Commenced in January 2007
Frequency: Monthly
Edition: International
Paper Count: 2

Kinect sensor Related Publications

2 BECOME: Body Experience-Based Co-Operation between Juveniles through Mutually Excited Team Gameplay

Authors: Tsugunosuke Sakai, Haruya Tamaki, Ryuichi Yoshida, Ryohei Egusa, Etsuji Yamaguchi, Shigenori Inagaki, Fusako Kusunoki, Miki Namatame, Masanori Sugimoto, Hiroshi Mizoguchi

Abstract:

We aim to develop a full-body interaction game that could let children cooperate and interact with other children in small groups. As the first step for our aim, the objective of the full-body interaction game developed in this study is to make interaction between children. The game requires two children to jump together with the same timing. We let children experience the game and answer the questionnaires. The children using several strategies to coordinate the timing of their jumps were observed. These included shouting time, watching each other, and jumping in a constant rhythm as if they were skipping rope. In this manner, we observed the children playing the game while cooperating with each other. The results of a questionnaire to evaluate the proposed interactive game indicate that the jumping game was a very enjoyable experience in which the participants could immerse themselves. Therefore, the game enabled children to experience cooperation with others by using body movements.

Keywords: Children, cooperation, Kinect sensor, full-body interaction game

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1 Autonomous Robots- Visual Perception in Underground Terrains Using Statistical Region Merging

Authors: Omowunmi E. Isafiade, Isaac O. Osunmakinde, Antoine B. Bagula

Abstract:

Robots- visual perception is a field that is gaining increasing attention from researchers. This is partly due to emerging trends in the commercial availability of 3D scanning systems or devices that produce a high information accuracy level for a variety of applications. In the history of mining, the mortality rate of mine workers has been alarming and robots exhibit a great deal of potentials to tackle safety issues in mines. However, an effective vision system is crucial to safe autonomous navigation in underground terrains. This work investigates robots- perception in underground terrains (mines and tunnels) using statistical region merging (SRM) model. SRM reconstructs the main structural components of an imagery by a simple but effective statistical analysis. An investigation is conducted on different regions of the mine, such as the shaft, stope and gallery, using publicly available mine frames, with a stream of locally captured mine images. An investigation is also conducted on a stream of underground tunnel image frames, using the XBOX Kinect 3D sensors. The Kinect sensors produce streams of red, green and blue (RGB) and depth images of 640 x 480 resolution at 30 frames per second. Integrating the depth information to drivability gives a strong cue to the analysis, which detects 3D results augmenting drivable and non-drivable regions in 2D. The results of the 2D and 3D experiment with different terrains, mines and tunnels, together with the qualitative and quantitative evaluation, reveal that a good drivable region can be detected in dynamic underground terrains.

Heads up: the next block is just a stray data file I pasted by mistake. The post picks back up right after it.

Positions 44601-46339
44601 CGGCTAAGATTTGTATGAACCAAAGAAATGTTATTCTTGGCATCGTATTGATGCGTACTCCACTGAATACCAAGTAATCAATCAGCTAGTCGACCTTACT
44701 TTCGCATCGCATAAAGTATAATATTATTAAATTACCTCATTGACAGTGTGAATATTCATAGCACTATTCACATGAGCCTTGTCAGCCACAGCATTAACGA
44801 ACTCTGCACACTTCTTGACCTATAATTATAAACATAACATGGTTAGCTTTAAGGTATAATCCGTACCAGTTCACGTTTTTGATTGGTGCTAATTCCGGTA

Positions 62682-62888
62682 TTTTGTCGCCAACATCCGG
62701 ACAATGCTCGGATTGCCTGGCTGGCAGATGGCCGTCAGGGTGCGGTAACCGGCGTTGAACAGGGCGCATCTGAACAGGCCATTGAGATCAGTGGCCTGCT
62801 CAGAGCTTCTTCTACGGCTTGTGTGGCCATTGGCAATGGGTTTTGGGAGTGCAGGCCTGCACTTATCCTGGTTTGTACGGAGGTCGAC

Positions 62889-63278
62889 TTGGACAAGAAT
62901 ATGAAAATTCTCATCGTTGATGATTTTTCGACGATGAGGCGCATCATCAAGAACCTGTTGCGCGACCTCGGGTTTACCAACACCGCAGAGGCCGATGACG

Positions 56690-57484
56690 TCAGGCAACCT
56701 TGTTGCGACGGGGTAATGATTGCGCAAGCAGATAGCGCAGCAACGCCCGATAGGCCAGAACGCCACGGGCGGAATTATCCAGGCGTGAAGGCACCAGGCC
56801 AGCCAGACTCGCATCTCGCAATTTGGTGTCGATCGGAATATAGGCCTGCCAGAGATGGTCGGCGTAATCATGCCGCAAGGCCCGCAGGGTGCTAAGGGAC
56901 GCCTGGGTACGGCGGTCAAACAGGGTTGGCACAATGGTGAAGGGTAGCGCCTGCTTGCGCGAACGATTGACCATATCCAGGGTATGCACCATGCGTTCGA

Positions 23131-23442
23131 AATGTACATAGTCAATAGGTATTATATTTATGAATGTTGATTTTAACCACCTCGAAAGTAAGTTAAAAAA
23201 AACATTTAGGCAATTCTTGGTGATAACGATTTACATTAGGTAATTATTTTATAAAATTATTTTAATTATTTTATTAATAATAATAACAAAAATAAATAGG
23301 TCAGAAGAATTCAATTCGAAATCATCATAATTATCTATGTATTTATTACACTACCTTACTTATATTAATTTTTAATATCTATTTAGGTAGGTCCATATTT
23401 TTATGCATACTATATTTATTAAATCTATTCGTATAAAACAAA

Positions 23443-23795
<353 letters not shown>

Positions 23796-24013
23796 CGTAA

Keywords: Kinect sensor, SRM, Drivable Region Detection, Robots' Perception, Underground Terrains

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